FAQ: Credit Basics

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Whether you’re new to credit or you just want to make sure you understand it fully, you’ve come to the right place. Here, we’re covering all the credit basics to give you a solid foundation for moving forward. Let’s jump right in.

What Is Credit?

Credit is when you receive money, a good or a service, and you agree to pay for it in the future—usually with added interest. Nowadays, we use credit to buy lots of things, such as houses, cars, furniture and other big-ticket items. With a credit card, you can buy smaller items too, from food and clothing to those as-seen-on-TV gadgets you’re always curious about.

If you use it responsibly, credit can be a useful tool that helps you get things and go places. But if you don’t, you’ll have to face some negative consequences that will make your life harder. That’s why we recommend you understand how credit works before you jump in headfirst.

What Is a Credit Score?

Your credit score is a 3-digit number, typically on a scale of 300 to 850, that suggests how creditworthy you are—meaning, how good you are with credit and how much you can be trusted to pay back what you borrow. Potential lenders (or retailers, or landlords) will use this number to decide what kinds of credit cards and loans to offer you. Generally, the higher the score, the better the offers.

There are a few different types of scores, but the two best-known are your FICO score and your VantageScore. They’re calculated based on the information that shows up on your credit report.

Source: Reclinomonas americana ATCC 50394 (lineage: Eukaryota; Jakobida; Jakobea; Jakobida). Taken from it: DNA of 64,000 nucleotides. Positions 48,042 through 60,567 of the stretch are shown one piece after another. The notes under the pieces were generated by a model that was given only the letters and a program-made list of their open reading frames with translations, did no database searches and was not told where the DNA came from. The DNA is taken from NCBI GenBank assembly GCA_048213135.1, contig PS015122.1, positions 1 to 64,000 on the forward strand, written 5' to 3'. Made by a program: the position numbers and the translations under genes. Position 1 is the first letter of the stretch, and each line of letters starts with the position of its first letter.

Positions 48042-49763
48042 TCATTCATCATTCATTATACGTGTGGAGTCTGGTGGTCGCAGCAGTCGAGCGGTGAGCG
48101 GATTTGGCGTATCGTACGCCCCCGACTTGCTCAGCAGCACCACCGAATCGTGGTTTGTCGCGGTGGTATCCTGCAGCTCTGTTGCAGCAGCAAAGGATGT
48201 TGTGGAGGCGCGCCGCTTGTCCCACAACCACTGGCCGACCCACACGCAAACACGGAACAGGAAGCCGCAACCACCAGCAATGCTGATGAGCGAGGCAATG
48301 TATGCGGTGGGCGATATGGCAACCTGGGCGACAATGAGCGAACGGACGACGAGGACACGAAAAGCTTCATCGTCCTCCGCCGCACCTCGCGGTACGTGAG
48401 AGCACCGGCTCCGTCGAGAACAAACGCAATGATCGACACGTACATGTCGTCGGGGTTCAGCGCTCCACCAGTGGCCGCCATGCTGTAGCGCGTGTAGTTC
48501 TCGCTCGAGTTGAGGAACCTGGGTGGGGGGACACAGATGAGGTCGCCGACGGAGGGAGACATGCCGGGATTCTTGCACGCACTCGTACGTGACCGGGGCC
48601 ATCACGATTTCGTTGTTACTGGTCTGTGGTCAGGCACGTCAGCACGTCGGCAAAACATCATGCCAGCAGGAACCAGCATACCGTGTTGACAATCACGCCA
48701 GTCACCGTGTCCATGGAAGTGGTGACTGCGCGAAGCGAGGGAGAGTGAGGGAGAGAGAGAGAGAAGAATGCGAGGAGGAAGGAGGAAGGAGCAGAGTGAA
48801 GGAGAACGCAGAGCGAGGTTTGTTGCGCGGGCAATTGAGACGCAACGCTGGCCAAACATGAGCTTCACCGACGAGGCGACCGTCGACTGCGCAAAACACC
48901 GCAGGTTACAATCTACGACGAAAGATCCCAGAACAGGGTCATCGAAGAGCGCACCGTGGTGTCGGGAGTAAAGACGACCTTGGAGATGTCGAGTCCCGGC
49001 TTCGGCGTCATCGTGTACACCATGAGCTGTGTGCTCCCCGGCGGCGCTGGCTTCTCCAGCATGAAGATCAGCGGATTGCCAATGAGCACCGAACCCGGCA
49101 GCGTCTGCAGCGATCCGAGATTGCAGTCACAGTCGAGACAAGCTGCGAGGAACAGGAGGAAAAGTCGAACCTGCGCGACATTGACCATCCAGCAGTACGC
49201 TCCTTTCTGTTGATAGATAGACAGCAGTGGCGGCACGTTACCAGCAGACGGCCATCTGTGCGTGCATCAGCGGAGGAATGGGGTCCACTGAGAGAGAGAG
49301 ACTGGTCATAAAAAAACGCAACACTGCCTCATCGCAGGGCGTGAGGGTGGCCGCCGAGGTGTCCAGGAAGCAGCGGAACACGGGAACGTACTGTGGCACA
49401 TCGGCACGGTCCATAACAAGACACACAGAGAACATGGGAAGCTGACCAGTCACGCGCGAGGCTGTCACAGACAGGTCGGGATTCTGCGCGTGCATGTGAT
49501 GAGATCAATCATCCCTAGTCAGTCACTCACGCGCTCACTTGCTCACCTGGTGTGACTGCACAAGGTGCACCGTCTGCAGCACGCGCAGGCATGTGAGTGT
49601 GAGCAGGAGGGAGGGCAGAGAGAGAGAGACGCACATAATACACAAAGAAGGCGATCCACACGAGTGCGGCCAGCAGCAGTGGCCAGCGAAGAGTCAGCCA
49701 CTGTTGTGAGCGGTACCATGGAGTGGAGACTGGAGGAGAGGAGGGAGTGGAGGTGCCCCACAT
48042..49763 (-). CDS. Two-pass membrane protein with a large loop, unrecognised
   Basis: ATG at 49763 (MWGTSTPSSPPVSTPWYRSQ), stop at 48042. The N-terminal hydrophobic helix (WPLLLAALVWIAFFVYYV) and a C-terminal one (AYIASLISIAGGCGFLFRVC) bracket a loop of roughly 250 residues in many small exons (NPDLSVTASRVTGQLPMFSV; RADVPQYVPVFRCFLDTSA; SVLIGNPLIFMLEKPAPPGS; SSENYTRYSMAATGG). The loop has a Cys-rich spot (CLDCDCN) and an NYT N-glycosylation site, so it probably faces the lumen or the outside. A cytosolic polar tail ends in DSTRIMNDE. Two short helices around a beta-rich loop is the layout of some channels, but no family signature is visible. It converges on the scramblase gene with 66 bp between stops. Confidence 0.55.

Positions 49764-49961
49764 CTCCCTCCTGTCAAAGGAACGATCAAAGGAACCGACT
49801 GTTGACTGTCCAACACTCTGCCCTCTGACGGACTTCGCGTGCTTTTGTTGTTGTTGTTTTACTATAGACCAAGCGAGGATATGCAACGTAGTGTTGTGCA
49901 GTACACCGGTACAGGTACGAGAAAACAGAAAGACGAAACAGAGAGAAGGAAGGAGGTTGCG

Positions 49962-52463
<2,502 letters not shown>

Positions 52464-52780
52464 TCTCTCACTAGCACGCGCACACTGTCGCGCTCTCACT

What Is a Credit Report?

A credit report is essentially a record of your five credit factors: payment history, credit utilization, credit length, account diversity and new credit. It also shows things like your name and address and public records.

When you apply for something like, say, a mortgage, the lender will pull your credit report. They will then use one of the scoring models, like FICO, to determine your score based on the five factors.

It’s important for you to regularly check your reports with the credit bureaus because you should know what pieces of information (or “items”) are influencing your score. Are there any inaccurate items? Are there debts you haven’t addressed? Do you need a more diverse credit mix? You should ask these questions and more when checking your credit report.

What Are the Three Credit Bureaus?

The three main credit bureaus are Equifax, Experian and TransUnion. When lenders want to see your credit report, they will request it from one or more of these reporting agencies.

Your report and score can differ from bureau to bureau because they don’t always have the same information, so we recommend you check each report separately to confirm that everything is on the up-and-up. If your Experian report looks good but a certain creditor only uses TransUnion reports, you should know what your TransUnion report looks like too.

What Are Good and Bad Credit Scores?

Generally, “good” scores are anything above 670, and “bad” scores are anything below 670. But let’s be more specific:

  • Excellent: 800 – 850
  • Very good: 740 – 799
  • Good: 670 – 739
  • Fair: 580 – 669
  • Poor: 300 – 579